In Athens, just before the 1971 European Cup final at Wembley between the Greek club Panathinaikos and Ajax, I was prevailed upon to meet a man who bore a striking resemblance to a character made famous by Sydney Greenstreet in that he was a noxious, toad-like presence.
It had just been announced that Jack Taylor from Wolverhampton would referee the match instead of the Herefordshire official, Jim Finney, who had been seriously injured in a car crash that almost took his life. 'Tell me,' the fat man said, 'this Taylor, what is he like?'
Not yet appreciating the point of this inquiry, I gave Taylor full credit for the firmness and courage he would further demonstrate when awarding the Netherlands a penalty in the opening minutes of the 1974 World Cup final against West Germany. 'Jack is a good referee,' I said, 'one of the best.'
The fat man's sigh was audible. 'You don't understand,' he said. 'This Taylor, is he honest?' Taken aback by the implication (there was nothing to connect the fat man with Panathinaikos) and coming upon the reason for our conversation, I spoke sharply. 'British referees aren't all as good as they like to think but there has never been anything to suggest corruption.' 'Perhaps it is in your mind to report this conversation,' the fat man said. 'But who will believe you? Forget it.'
Some time later I told the story to Leo Horn, a textile merchant from Amsterdam who made much of the reputation he gained as a referee. 'These things do not surprise me,' he said. Once, Horn claimed, when in Italy to referee a European cup tie, he was telephoned by an official of the home club who apologised for not arranging a gift which usually amounts to no more than a small memento. 'I was given an address and told to select some expensive suiting,' he said. 'Of course I declined, and took great satisfaction from telling those people that I had a warehouse full of cloth back in Amsterdam.'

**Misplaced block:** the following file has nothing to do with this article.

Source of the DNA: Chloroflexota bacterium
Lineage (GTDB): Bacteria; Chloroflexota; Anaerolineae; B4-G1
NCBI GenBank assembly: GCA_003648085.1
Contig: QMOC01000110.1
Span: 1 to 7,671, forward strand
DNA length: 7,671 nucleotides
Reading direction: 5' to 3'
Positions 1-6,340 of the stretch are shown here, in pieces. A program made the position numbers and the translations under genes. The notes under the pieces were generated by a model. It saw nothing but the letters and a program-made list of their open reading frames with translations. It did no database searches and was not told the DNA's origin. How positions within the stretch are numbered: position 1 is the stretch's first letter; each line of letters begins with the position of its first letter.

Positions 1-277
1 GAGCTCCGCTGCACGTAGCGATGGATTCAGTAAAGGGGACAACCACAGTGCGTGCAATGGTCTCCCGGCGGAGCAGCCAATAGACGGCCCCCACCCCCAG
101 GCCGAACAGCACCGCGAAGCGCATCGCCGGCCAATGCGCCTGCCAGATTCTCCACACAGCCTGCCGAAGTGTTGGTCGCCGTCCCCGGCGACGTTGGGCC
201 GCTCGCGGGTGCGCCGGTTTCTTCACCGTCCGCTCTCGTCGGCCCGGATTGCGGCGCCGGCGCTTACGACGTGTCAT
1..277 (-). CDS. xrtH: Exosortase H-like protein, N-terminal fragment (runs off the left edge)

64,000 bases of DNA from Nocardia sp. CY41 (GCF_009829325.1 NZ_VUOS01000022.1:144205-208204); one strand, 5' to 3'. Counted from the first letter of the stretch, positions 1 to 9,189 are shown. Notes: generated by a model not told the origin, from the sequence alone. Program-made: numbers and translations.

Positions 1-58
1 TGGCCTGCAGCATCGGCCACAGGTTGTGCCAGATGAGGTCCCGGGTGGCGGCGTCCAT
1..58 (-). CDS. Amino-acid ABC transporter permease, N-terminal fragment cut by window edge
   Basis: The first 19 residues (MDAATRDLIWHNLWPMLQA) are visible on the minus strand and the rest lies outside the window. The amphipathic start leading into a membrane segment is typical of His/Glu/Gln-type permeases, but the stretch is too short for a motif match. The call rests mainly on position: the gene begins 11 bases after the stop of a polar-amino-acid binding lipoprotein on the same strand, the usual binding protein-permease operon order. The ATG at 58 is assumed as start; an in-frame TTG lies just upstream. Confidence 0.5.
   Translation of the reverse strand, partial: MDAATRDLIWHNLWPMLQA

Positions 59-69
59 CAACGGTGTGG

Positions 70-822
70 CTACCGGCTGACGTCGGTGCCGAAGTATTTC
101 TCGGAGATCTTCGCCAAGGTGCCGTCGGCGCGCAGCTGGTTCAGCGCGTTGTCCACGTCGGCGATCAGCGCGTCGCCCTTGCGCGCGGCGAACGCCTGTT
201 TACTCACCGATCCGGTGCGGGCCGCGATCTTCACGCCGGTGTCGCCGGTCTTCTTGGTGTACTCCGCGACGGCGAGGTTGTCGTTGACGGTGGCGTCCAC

After retiring as a referee, Horn was put in charge of the officials appointed to a European tie in his homeland. He was in the dressing-room when a representative of the visiting team handed over expensive watches to the referee and linesmen. 'A few minutes afterwards, Sir Stanley Rous appeared,' Horn said. 'He asked for the watches, placed them in an inside pocket and said they would be returned if he was satisfied.'
As any number of people sensed at the time, there was something suspicious going on when Leeds United were defeated 1-0 by Milan in the 1973 European Cup-Winners' Cup final in Salonika. Those suspicions were confirmed when the Greek referee was suspended a few days after the game.
You will not come across many stories like that. However, there have always been rumours. In order to dispel those that grew up in Belgrade before the 1973 European Cup final between Ajax and Juventus, the officials came under close surveillance from the moment they arrived. 'Of course, if we suspected dishonesty the referee would not have been appointed,' a Fifa official said at the time. 'But we do not want anybody approaching them.'
By remarking on these things you can raise a problem that isn't there, although it is true to say that there are people prepared to go along with the idea of corruption in sport. Going back to that experience in Athens, I often wonder what the fat man and his friends had in mind. Perhaps they only wanted to be sure that Jack Taylor would give them a fair crack of the whip. On the other hand . . .
At the time Panathinaikos were coached by Ferenc Puskas. When I described the fat man he shrugged. Never seen him, never heard of him. I saw him again, a few days before the match, slouched over a roulette wheel in a London casino. He smiled. 'Hard but honest,' he said, which, more or less, is how I had described Taylor when interviewed by a Greek paper.Reuse content